The first pits you against a pair of twins who refuse to give up the baby wyvern that’s just hatched out of the previous volume’s mystery egg. One leans towards dishing out physical damage, the other’s happy to pelt you with magic – so far, so normal. But the problem is… OK, the biggest of several big problems is, that both of them must be killed on the same turn, or else whichever one you just offed immediately revives at full health. How much health is full health? I’ve got no idea, because there’s no way of finding out – and that means knowing when one of them’s at death’s door is down to either luck or jotting down damage taken on a sheet of paper, which is something that would’ve felt horrifically outdated in an RPG released a decade earlier. Oh and I should also mention that there’s no way of hitting both of them at the same time, as multi-target magic attacks always miss the magically-inclined half of the pair – and that’s the one with a nasty habit of regularly unleashing the sort of spell that’ll wipe at least half of anyone’s health off, so you have to have at least one of your four-person team permanently on healing duty too.
So I needed to stop whining and level up, right? I wish. One of Eldorado Gate’s great joys is that there are no levels to grind out, only stat-boosting gear to buy or find – and I already had the best gear. Even my accessories were the sort you only find in chests hidden on secret unmarked locations on the world map. Everyone was as well equipped as they could possibly be, with literally six discs worth of weapons and armour to choose from – and yet it still took countless restarts to clear. When I did eventually win it wasn’t some grand “Ah-ha!” moment after perfecting a new strategy, it was a lot of tedious pre-emptive healing/buffing coupled with a huge dollop of luck.
That fight was so awful it sapped a lot of the fun and wonder out of the magical wyvern ride to save Gigi that followed afterwards, because I felt I’d already more than earned my ending and the game wasn’t giving it to me just yet.
What it did give me instead was an almost identical rerun of the setup used in previous battle, thankfully minus the “kill both of them together part”. It did however more than make up for that by increasing the damage dealt to an almost comical degree, the mage-type this time not only unleashing overwhelming spells every turn but many of them inflicting multiple stat debuffs at the same time, and on top of that her physical partner’s standard attack tended to kill off anyone if it landed as a critical hit – and it usually did. I didn’t feel good when I won, just relieved it was finally over and more than a bit annoyed Capcom had for some reason decided to do the same bad thing twice in a row.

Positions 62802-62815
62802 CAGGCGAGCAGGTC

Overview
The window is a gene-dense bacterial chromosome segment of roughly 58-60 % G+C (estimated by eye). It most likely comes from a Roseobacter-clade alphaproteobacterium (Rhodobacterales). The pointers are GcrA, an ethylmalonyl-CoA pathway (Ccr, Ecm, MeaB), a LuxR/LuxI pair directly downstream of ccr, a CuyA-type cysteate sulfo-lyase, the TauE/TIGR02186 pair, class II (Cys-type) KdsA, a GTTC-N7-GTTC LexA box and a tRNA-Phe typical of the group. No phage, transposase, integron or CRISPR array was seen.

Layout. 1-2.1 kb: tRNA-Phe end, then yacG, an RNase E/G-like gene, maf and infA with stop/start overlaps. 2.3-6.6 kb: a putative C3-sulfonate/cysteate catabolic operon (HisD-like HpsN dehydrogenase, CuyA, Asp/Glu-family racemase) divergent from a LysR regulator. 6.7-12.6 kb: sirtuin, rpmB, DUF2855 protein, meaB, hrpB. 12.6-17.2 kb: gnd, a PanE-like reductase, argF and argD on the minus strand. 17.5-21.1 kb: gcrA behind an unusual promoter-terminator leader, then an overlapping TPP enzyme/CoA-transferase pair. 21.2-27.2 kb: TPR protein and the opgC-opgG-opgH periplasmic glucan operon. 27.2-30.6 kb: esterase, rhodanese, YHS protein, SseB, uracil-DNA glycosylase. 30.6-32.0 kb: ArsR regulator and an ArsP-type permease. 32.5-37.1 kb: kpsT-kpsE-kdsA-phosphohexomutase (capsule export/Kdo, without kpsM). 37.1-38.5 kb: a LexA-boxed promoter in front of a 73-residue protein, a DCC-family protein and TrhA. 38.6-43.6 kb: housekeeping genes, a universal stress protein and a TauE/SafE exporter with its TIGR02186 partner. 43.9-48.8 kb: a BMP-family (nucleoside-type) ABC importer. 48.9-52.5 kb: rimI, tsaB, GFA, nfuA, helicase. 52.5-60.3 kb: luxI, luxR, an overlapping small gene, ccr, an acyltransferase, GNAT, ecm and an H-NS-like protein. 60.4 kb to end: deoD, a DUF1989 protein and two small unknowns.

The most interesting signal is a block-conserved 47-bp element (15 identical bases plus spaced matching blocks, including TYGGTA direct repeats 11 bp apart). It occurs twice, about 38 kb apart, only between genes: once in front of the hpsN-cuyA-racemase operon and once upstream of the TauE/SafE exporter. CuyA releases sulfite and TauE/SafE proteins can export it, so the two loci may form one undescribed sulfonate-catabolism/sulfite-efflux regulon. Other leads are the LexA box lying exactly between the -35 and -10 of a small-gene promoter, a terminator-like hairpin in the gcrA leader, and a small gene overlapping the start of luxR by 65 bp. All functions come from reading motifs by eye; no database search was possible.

At least the ending made up for all that pain. With all twelve people and their emblems finally together, Bantross expected their actions to reawaken Razin, the supposedly dark counterpart to the god Dios, whose most prominent and powerful followers are “good” in an air quotes-heavy kind of way, all final judgements and death to nonbelievers.
But what happens instead – and this clearly isn’t the outcome the game’s mysterious host/party-gatherer has been hoping for all this time – is an imposing stone tablet manifests out of thin air, which causes the Gabri’s elder to start spouting fractured sentences about Razin’s… the specific term used here is “黙示録” which can mean “apocalypse” (the Biblical kind), but it’s also the Japanese name for Revelations (again, the Biblical kind), although he has no memory of doing so when asked about it afterwards. The ambiguity is deliberate, and the exact implications of this “apocalypse/revelation” are still very much up in the air at the end up the disc – mostly because the tablet is swiftly shattered into four pieces by a new being called Bals, who conveniently only appears when the stone tablet does and is completely opposed to Razin, us, and whatever we were about to unleash. Just to make sure we know where he stands, he makes a point of declaring Dios is the only and ultimate god before going off on a little rant about “purity” and “returning unclean people to nothingness”. If the behaviour of the “holy” knights wasn’t proof enough bringing back Razin and/or getting rid of Dios is going to be a good thing, then Bals made it crystal clear.
This was, bar that final (and truly awful) stumble, the penultimate volume I was hoping for. Every step of the way was packed with enjoyable events that built upon all that came before, sometimes quick nods to past scenarios, sometimes building towards the next volume’s climax.
Six discs in, and the journey still feels worth the effort. I still can’t wait to see what Eldorado Gate has to offer.